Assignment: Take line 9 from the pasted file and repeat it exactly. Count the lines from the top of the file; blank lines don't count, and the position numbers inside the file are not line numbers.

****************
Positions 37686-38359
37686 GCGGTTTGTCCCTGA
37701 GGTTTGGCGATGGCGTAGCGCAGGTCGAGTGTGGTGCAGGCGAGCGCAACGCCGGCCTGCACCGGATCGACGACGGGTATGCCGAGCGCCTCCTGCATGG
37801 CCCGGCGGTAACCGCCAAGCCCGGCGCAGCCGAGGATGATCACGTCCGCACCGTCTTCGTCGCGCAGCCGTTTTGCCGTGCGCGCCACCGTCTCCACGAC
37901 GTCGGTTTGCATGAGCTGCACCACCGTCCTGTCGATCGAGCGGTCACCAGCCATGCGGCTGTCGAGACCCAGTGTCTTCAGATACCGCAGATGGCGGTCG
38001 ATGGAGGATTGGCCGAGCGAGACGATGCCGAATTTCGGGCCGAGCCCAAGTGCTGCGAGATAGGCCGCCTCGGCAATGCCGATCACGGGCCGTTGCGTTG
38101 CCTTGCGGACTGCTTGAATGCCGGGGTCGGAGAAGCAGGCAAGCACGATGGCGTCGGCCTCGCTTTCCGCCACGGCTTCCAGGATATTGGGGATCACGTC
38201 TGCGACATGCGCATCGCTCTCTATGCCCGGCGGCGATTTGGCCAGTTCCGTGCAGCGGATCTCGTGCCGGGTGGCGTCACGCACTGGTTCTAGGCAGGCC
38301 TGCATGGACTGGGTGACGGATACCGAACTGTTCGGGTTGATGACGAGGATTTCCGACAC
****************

38301 TGCATGGACTGGGTGACGGATACCGAACTGTTCGGGTTGATGACGAGGATTTCCGACAC